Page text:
http://www.freedigitalphotos.net/images/Other_Metaphors_and__g307-Patented_Stamp_p95025.htmlIP is generally considered an intangible asset of any business, and could be a key contributor to the overall value of a business, as well as its impact in the industry and markets in which it operates. Over the last several months, most prominently with the uncertainty surrounding the BlackBerry smartphone and its manufacturer, Research in Motion, considerable attention has been given to the value its patents, rather that the value the current business, should it be subject to a takeover. For companies that are ailing, sale of some of their IP, specifically patents, has proven to be extremely lucrative, as indicated in the following examples:

  • the sale Motorola Mobility to Google for USD12.5 billion included the transfer of 24,500 patents owned by Motorola
  • software firm, Novell, sold 880 patents and patent applications for USD 450 million
  • telecoms equipment manufacturer, Nortel, sold 6,000 patents for USD4.5 billion. (Source: The Economist)

5. IP as a financing tool

Recognising the value of IP as an asset of a business, there is a growing focus on using those properties and right to access financing. In addition to licensing and franchises, which can provide regular and consistent revenue, other options that are regularly implemented include the auctioning off IP, and using IP as collateral.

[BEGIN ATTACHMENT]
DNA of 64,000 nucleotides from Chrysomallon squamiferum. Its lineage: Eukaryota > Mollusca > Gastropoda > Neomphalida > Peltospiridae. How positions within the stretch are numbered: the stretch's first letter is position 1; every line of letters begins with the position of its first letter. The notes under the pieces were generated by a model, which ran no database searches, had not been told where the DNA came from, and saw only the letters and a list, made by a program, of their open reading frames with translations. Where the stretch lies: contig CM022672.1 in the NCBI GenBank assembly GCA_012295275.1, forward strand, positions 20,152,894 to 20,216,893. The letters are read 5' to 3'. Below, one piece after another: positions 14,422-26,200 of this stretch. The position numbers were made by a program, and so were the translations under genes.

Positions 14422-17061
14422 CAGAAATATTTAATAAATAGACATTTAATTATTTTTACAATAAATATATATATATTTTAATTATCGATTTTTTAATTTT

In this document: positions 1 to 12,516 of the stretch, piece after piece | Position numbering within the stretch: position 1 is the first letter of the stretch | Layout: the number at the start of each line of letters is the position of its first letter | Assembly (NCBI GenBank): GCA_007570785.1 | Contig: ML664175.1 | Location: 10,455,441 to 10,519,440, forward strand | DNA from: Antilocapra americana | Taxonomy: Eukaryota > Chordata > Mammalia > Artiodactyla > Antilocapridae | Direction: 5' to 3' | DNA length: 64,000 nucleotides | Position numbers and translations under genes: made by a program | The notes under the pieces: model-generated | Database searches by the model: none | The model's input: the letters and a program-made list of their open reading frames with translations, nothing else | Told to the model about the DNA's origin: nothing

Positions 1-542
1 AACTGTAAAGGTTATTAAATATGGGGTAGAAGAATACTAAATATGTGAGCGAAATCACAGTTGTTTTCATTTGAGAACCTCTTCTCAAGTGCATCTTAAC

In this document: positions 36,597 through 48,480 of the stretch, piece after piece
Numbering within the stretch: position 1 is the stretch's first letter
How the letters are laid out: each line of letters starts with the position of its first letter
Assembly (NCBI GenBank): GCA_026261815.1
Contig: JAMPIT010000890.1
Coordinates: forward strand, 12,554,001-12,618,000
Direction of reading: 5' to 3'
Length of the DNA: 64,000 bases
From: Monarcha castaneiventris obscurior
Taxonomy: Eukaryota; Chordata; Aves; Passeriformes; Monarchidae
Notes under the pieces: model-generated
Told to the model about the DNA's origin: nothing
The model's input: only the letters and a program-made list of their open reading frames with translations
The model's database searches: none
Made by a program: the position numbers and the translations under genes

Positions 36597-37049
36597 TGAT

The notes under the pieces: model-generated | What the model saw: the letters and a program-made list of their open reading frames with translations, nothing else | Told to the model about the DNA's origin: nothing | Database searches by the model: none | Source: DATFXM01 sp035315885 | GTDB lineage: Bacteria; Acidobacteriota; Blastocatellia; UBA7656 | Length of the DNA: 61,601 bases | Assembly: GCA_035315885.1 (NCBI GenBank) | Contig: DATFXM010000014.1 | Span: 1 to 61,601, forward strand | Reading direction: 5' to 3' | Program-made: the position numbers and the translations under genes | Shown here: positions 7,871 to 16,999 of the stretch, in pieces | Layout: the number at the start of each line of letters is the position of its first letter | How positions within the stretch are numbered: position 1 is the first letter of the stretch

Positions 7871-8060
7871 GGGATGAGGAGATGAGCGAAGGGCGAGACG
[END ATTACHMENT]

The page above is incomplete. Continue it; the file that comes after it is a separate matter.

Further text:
http://www.flickr.com/photos/68751915@N05/When persons or businesses decide to auction their IP and associated rights, it is usually done in order to secure a quick sale. However, an auction might also be considered when a business has been wound up, and the registered IPs have become inactive and may remain dormant indefinitely.  The auction environment provides IP right holders with access to a market of potential buyers, to which they might not otherwise be exposed, and may foster a more lucrative sale